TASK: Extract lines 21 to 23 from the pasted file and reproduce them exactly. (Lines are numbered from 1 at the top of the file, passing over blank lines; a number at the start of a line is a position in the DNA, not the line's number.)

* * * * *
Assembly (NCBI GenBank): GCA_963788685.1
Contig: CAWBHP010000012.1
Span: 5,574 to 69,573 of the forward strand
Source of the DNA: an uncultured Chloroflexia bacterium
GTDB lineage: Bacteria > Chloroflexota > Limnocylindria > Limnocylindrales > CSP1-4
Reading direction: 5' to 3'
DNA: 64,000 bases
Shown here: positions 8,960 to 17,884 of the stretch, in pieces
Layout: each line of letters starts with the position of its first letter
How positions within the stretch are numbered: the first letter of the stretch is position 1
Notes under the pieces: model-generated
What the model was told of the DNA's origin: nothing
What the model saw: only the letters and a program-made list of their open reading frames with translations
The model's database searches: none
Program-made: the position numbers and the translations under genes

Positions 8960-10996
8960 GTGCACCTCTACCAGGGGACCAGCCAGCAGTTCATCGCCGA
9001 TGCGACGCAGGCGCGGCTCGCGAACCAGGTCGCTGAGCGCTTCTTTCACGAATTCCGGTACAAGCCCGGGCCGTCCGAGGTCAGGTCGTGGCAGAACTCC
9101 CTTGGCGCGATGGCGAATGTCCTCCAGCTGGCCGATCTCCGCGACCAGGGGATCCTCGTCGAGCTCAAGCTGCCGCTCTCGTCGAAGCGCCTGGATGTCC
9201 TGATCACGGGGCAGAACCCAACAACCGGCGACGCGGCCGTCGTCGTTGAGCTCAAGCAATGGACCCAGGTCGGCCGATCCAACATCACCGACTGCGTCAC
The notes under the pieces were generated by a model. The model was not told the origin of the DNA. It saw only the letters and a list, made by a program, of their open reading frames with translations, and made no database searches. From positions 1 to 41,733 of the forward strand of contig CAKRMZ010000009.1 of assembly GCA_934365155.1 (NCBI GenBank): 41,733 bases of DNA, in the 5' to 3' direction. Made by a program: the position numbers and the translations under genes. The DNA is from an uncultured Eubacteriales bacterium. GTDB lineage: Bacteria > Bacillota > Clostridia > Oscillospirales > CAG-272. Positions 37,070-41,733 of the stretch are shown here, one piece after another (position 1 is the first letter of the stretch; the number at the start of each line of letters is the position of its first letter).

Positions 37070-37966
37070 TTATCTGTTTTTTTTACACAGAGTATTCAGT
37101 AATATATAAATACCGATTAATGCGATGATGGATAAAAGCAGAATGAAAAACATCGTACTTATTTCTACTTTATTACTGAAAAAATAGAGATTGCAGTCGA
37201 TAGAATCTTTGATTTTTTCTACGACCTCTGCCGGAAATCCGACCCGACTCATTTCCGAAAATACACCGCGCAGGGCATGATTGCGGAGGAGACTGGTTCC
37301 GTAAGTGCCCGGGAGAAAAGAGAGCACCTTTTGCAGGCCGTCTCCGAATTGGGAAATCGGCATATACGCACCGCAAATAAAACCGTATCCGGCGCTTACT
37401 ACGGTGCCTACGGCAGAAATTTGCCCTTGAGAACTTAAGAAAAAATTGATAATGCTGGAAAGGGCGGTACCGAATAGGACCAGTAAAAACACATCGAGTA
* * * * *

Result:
The notes under the pieces were generated by a model. The model was not told the origin of the DNA. It saw only the letters and a list, made by a program, of their open reading frames with translations, and made no database searches. From positions 1 to 41,733 of the forward strand of contig CAKRMZ010000009.1 of assembly GCA_934365155.1 (NCBI GenBank): 41,733 bases of DNA, in the 5' to 3' direction. Made by a program: the position numbers and the translations under genes. The DNA is from an uncultured Eubacteriales bacterium. GTDB lineage: Bacteria > Bacillota > Clostridia > Oscillospirales > CAG-272. Positions 37,070-41,733 of the stretch are shown here, one piece after another (position 1 is the first letter of the stretch; the number at the start of each line of letters is the position of its first letter).

Positions 37070-37966
37070 TTATCTGTTTTTTTTACACAGAGTATTCAGT